A treatment plant expansion for two wastewater districts in Oregon is designed to deliver environmental, economic and social benefits


Rapid growth, tighter regulations and aging infrastructure were challenging the wastewater systems in Clackamas County, Ore. In response, two wastewater districts teamed up to expand the Tri-City Water Pollution Control Plant in Oregon City.

Designed with extensive public input, the $90 million expansion includes everything from advanced membrane bioreactor (MBR) technology to bike trails and wheelchair-accessible plant tour routes.

The 2-year construction project started with six years of public discussion that sent a clear message: The community wanted sustainable features built into the new facility, operated by Clackamas County Water Environment Services.

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“There are three pieces of sustainability: environmental, economic and social,” says technical support consultant Dale Richwine, president of Richwine Environmental of Beaverton. The plant, serving about 66,000 customers, went online in February 2011. It serves the Tri-City Service District and the neighboring Clackamas County Service District #1. The Clackamas district’s Kellogg Creek treatment plant had exceeded its design capacity and was leasing capacity from the Tri-City plant, which was also nearing its operational limits.

Both districts, in suburban Portland, now have adequate treatment capacity for at least 10 years and have avoided a building moratorium that could have been enforced by the state Department of Environmental Quality.

 

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Efficient treatment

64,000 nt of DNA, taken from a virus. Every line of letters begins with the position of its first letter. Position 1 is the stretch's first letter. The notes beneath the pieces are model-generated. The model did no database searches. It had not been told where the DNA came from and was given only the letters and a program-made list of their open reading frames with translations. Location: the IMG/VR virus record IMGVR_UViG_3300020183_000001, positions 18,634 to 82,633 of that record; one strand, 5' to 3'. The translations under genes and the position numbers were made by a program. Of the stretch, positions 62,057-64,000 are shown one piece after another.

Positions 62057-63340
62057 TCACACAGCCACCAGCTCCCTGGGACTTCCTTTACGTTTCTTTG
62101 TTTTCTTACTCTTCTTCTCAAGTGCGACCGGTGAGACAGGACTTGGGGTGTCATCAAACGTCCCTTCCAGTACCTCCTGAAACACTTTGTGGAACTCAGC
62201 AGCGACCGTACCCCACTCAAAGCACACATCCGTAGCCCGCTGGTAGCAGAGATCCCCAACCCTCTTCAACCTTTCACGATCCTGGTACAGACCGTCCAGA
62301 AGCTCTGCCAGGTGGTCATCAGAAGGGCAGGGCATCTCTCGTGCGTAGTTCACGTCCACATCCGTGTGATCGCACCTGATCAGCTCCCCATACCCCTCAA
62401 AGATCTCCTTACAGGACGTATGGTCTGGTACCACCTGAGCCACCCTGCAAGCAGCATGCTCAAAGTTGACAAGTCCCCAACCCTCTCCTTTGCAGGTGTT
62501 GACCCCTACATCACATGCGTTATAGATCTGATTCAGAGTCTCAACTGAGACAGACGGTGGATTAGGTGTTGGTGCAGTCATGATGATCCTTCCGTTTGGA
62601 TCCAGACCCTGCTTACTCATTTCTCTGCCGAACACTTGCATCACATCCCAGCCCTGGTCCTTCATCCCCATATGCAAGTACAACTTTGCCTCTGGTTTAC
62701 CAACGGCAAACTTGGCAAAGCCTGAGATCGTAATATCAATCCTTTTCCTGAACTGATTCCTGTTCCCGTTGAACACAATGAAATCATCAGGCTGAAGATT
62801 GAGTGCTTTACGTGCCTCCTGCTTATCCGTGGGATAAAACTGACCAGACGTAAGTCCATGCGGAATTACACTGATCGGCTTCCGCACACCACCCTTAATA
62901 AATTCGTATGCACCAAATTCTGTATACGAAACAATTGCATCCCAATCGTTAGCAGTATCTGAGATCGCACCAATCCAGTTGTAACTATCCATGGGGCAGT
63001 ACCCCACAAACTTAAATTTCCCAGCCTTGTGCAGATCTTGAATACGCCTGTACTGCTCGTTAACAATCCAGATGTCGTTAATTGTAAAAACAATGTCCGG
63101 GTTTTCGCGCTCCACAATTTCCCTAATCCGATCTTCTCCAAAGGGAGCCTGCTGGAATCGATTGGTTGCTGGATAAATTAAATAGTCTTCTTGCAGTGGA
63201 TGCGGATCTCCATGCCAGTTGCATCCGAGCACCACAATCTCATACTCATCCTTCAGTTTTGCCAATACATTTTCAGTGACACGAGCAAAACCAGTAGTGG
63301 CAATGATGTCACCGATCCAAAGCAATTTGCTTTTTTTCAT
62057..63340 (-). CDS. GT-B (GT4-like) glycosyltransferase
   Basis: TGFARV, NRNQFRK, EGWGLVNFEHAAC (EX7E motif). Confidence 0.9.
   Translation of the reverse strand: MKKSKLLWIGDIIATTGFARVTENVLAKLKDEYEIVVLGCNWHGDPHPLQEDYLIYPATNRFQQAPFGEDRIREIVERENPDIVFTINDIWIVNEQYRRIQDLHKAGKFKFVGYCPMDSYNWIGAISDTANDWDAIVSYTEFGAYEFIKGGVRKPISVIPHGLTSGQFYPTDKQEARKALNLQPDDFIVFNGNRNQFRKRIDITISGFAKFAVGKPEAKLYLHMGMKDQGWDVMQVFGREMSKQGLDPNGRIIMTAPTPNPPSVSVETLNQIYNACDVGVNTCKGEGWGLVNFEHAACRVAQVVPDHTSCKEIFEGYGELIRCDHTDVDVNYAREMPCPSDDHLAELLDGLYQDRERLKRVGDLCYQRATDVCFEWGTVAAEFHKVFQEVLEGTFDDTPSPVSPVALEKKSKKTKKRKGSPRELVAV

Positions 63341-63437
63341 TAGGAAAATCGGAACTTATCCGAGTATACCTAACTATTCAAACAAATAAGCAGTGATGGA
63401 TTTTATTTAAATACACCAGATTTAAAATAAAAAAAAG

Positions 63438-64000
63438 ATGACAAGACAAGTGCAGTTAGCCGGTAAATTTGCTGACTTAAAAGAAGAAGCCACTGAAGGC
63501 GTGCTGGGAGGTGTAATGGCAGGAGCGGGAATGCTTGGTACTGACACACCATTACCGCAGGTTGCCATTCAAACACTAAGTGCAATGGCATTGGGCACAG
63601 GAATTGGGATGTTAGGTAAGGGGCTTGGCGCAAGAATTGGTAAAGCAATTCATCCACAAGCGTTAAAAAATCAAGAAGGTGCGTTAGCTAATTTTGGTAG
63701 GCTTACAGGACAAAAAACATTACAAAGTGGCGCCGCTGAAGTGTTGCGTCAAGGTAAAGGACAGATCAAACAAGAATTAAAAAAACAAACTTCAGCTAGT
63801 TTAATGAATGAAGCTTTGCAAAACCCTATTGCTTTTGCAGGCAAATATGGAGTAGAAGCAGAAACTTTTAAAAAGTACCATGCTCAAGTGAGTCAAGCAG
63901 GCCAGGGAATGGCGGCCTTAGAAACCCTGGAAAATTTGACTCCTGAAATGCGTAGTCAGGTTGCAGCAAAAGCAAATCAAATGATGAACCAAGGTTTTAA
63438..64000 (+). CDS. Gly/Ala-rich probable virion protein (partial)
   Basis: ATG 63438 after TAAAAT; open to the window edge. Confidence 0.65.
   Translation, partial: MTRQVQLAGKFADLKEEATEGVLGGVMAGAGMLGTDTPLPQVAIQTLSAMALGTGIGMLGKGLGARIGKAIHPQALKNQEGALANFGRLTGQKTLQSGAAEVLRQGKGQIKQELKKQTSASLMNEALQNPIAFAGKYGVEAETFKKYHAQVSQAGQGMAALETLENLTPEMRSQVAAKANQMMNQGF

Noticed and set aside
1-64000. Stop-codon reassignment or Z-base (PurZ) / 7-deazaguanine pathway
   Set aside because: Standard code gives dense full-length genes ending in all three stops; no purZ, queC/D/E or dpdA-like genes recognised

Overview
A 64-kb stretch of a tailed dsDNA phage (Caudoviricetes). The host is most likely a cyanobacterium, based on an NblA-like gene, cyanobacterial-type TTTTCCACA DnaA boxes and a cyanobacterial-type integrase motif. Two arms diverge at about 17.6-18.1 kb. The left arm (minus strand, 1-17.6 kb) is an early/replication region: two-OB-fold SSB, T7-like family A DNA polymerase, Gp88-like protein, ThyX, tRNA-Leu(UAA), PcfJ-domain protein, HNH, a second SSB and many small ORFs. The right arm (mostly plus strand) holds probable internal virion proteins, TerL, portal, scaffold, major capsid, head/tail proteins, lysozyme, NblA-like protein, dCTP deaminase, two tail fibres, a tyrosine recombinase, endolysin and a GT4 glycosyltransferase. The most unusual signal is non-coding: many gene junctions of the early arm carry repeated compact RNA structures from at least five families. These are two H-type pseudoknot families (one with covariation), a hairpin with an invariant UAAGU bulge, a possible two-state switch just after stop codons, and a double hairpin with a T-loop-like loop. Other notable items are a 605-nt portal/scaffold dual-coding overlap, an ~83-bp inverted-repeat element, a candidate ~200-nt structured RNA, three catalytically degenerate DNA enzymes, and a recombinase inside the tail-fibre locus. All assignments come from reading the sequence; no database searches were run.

Clackamas County chose the GE-Zenon membrane bioreactor (MBR) with hollow-fiber membranes from GE Water & Process Technologies.

“It’s producing effluent that is almost drinking water quality,” says Doug Harbaugh, county water quality manager. “It’s unbelievable how clean it is. The operators are happy to work on the cutting-edge of membrane technology. We’re one of the biggest MBRs on the west coast.”

The process is supported by high-efficiency equipment, such as WEMCO-Hidrostal pumps from Weir Specialty Pumps/WEMCO Pump. The UV disinfection system from Ozonia (Infilco Degremont) uses vertical tubes to minimize power use. “It can be turned down to 7 percent of total output rather than the normal 30 percent, and it automatically matches the UV dose to what is needed,” says Richwine. “We put out virtually zero coliform.”

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The new buildings were laid out to allow for modular expansion without increasing the plant’s footprint. Expansions, planned about every three to five years for the foreseeable future, should keep the plant adequate through 2050. Incremental revenue from fees paid by new users will pay for the expansions.

As part of the expansion, five 300 hp aeration blowers were replaced with 250 hp high-speed turbo blowers from HSI to serve both the old and new facilities. The blowers use 17 percent less energy while increasing airflow by 50 percent, boosting performance and making it unnecessary to add a blower building for the new plant. That saved $7 million and brought in a $183,000 efficiency rebate from the Energy Trust of Oregon.

A three-level lighting design allows the plant staff to use only the amount of lighting necessary. The first level uses skylights for daylighting, adequate for most tasks on sunny days. High-efficiency fluorescent lamps provide two more levels of lighting, operated by separate switches. At night, all exterior lights are controlled by motion sensors to minimize energy use and reduce light pollution.